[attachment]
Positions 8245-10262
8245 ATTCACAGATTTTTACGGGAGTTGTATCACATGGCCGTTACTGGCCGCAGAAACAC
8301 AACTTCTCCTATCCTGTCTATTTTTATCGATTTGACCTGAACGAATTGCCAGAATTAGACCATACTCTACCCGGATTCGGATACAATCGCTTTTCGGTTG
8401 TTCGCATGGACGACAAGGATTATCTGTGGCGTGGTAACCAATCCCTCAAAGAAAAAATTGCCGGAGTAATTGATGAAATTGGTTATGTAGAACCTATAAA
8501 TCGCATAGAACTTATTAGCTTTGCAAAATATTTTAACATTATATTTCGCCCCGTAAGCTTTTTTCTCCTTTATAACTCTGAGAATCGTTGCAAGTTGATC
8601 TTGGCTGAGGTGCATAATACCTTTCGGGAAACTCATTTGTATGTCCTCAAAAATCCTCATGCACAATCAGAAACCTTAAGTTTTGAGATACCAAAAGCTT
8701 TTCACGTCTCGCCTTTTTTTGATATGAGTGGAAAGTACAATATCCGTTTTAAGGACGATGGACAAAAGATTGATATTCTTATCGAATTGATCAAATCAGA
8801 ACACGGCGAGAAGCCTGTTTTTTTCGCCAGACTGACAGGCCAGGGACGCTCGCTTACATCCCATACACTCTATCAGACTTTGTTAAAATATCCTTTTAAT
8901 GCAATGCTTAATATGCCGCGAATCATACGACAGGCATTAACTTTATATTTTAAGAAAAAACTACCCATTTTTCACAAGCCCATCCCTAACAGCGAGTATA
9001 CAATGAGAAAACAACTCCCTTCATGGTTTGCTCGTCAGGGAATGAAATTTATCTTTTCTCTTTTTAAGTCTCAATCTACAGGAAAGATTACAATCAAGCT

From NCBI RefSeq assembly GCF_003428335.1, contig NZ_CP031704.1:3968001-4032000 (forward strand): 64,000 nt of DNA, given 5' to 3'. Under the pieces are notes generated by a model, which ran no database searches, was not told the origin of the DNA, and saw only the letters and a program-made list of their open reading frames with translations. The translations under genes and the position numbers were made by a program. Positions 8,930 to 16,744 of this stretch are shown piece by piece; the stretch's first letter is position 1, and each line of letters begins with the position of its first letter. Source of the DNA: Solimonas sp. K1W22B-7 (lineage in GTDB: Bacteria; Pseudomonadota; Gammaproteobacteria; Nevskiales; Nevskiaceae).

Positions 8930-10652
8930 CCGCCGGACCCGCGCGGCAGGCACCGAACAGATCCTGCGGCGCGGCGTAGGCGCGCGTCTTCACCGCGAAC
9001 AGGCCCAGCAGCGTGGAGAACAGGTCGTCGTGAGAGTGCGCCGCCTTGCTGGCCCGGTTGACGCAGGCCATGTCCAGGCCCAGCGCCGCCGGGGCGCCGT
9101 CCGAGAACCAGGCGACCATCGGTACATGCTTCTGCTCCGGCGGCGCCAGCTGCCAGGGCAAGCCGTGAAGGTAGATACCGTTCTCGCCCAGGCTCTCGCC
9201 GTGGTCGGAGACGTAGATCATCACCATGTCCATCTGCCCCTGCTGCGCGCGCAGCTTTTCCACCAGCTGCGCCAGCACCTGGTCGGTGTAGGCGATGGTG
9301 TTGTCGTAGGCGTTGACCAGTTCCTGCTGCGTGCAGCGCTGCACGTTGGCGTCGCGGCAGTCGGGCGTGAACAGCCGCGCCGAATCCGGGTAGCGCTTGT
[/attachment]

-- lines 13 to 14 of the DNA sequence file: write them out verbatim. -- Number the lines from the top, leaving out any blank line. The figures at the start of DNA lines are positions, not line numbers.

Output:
8930 CCGCCGGACCCGCGCGGCAGGCACCGAACAGATCCTGCGGCGCGGCGTAGGCGCGCGTCTTCACCGCGAAC
9001 AGGCCCAGCAGCGTGGAGAACAGGTCGTCGTGAGAGTGCGCCGCCTTGCTGGCCCGGTTGACGCAGGCCATGTCCAGGCCCAGCGCCGCCGGGGCGCCGT